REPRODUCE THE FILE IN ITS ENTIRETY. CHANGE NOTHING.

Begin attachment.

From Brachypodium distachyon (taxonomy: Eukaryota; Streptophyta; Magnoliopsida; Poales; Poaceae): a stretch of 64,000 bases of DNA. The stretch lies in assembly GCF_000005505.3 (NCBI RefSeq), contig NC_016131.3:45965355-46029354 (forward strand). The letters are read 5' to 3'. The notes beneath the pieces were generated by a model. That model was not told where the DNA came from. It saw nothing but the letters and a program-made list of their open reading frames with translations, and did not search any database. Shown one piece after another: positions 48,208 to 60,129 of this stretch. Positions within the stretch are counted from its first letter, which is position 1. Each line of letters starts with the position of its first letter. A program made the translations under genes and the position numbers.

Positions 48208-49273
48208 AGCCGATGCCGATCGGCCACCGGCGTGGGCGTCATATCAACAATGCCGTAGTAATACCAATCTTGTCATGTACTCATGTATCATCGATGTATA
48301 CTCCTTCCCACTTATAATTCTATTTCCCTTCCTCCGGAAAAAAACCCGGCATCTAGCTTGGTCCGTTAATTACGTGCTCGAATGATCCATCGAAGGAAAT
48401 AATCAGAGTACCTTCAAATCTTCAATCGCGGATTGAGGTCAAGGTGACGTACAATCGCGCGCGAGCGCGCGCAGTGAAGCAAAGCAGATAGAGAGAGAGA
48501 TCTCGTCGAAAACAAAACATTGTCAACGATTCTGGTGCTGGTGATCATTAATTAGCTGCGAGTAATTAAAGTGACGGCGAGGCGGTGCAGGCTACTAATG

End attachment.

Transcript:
From Brachypodium distachyon (taxonomy: Eukaryota; Streptophyta; Magnoliopsida; Poales; Poaceae): a stretch of 64,000 bases of DNA. The stretch lies in assembly GCF_000005505.3 (NCBI RefSeq), contig NC_016131.3:45965355-46029354 (forward strand). The letters are read 5' to 3'. The notes beneath the pieces were generated by a model. That model was not told where the DNA came from. It saw nothing but the letters and a program-made list of their open reading frames with translations, and did not search any database. Shown one piece after another: positions 48,208 to 60,129 of this stretch. Positions within the stretch are counted from its first letter, which is position 1. Each line of letters starts with the position of its first letter. A program made the translations under genes and the position numbers.

Positions 48208-49273
48208 AGCCGATGCCGATCGGCCACCGGCGTGGGCGTCATATCAACAATGCCGTAGTAATACCAATCTTGTCATGTACTCATGTATCATCGATGTATA
48301 CTCCTTCCCACTTATAATTCTATTTCCCTTCCTCCGGAAAAAAACCCGGCATCTAGCTTGGTCCGTTAATTACGTGCTCGAATGATCCATCGAAGGAAAT
48401 AATCAGAGTACCTTCAAATCTTCAATCGCGGATTGAGGTCAAGGTGACGTACAATCGCGCGCGAGCGCGCGCAGTGAAGCAAAGCAGATAGAGAGAGAGA
48501 TCTCGTCGAAAACAAAACATTGTCAACGATTCTGGTGCTGGTGATCATTAATTAGCTGCGAGTAATTAAAGTGACGGCGAGGCGGTGCAGGCTACTAATG